Wash. boy, 9, to be charged in shooting of girl, 8
An Armin Jahr Elementary School student talks with a police officer in front of the school, Feb. 22, 2012, in Bremerton, Wash. / AP/Kitsap Sun
SEATTLE - A prosecutor says he expects to file charges against a 9-year-old boy who brought a gun to a Washington state elementary school that went off and critically hurt a young classmate.
Todd Dowell of the Kitsap County prosecutor's juvenile division says his office is still going through police reports, and he hasn't determined what the charges would be.
The boy is due in court for a preliminary hearing at 1:30 p.m. Thursday 24 hours after emergency crews responded to the school shooting.
Eight-year-old Amina Kocer-Bowman remained in critical condition Thursday morning after undergoing surgery.
Dowell says under state law children between 8 and 12 years old can face charges if a court determines the child has the capacity to understand an act is wrong.
Investigators were trying to determine how the 9-year-old boy got the gun and why he brought it to school, a Bremerton, Wash., police spokesman said.
"At this stage of the investigation, detectives believe the shooting was accidental," Lt. Peter Fisher said in a statement late Wednesday.
At the end of Wednesday's school day, a bullet went through the backpack and hit Amina Kocer-Bowman. She remained in critical condition Thursday after surgery at Harborview Medical Center in Seattle, said hospital spokeswoman Leila Gray.
The Bremerton Schools superintendent's office said the girl was shot in the abdomen.
KING-TV reported that her friends and relatives gave a "thumbs up" signal to reporters as they left the hospital late Wednesday.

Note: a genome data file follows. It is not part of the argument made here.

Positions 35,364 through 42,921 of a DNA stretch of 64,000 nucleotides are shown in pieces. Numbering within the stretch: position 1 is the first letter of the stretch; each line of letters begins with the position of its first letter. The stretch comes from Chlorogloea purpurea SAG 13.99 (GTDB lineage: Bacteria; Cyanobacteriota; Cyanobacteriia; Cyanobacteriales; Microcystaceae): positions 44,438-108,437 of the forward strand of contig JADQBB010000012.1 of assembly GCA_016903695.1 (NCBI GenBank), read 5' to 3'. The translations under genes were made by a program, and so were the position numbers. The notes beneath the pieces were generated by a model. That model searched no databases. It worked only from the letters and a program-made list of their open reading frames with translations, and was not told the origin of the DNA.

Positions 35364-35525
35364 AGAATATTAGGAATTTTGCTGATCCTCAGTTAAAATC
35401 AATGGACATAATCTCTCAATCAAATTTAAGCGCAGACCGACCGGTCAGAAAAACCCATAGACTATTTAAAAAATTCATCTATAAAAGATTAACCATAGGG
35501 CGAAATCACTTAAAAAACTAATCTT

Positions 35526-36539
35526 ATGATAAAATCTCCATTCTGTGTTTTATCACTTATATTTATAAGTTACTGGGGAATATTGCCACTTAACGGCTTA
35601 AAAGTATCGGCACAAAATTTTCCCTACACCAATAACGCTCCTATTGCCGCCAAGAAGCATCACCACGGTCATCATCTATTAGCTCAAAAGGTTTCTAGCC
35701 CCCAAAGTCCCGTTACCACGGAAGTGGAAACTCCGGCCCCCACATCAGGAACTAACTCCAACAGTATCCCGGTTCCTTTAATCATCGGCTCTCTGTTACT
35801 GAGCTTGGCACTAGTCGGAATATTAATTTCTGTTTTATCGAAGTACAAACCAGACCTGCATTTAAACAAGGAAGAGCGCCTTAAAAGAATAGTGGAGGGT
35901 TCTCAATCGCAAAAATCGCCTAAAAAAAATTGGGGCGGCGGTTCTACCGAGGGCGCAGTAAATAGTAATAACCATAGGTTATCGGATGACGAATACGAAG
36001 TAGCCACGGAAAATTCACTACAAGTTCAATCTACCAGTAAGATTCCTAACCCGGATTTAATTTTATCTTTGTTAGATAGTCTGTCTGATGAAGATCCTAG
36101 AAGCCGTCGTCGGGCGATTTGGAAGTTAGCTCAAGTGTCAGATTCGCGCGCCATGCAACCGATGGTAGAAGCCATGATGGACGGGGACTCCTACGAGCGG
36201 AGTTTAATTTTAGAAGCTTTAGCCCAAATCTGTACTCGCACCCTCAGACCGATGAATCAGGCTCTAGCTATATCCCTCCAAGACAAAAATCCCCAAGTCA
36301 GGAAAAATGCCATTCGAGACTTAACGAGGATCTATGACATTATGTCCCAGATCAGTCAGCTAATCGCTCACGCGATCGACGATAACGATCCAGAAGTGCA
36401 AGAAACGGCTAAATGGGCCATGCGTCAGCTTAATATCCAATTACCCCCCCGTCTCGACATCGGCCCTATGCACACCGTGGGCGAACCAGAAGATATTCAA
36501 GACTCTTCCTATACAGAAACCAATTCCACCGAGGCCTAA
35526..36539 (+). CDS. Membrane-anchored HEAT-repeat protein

The boy who brought the gun to Armin Jahr Elementary in Bremerton was taken into custody Wednesday after being booked into Kitsap County juvenile detention for investigation of unlawful possession of a gun, bringing a dangerous weapon to school and third-degree assault.
The gun was recovered from a classroom. Police did not immediately describe it.
There have been shootings at schools that involved younger children. In 2000, 6-year-old Kayla Rolland, a Michigan first-grader, was fatally shot by a 6-year-old classmate who brought a gun from home. Last year, a 6-year-old kindergartner at a Houston elementary school accidentally fired a gun as he was showing it off to friends, injuring three students.
Bremerton Schools spokeswoman Patty Glaser said the school where Wednesday's shooting happened, with about 400 students, was open for classes Thursday. Three counselors were available to talk with teachers, students and parents, she said.
The school is in a quiet residential neighborhood about 20 miles west of Seattle, across Puget Sound.
Fisher said officers and emergency crews were dispatched to the school around 1:30 p.m. Wednesday in response to a call that a student was shot by another student.
The school went into lockdown immediately after the shooting, Glaser said. Parents picked up their children later in the afternoon.
In the latest rating by the Brady Campaign, a national gun control advocacy group, Washington scored no points in the child safety category because the state does not require trigger locks for guns and lacks laws to prevent child access to firearms.
"Washington state is a loosely regulated state when it comes to firearms," said Gregory Roberts, executive director of Washington Cease Fire, a Brady Campaign affiliate.
Amanda Roth, a staff attorney for the San Francisco-based Legal Community Against Violence, said 27 states and the District of Columbia have some form of firearm child access prevention laws. Such laws can include requirements to use gun locks and criminal penalties for adults who allow children to get their hands on guns.
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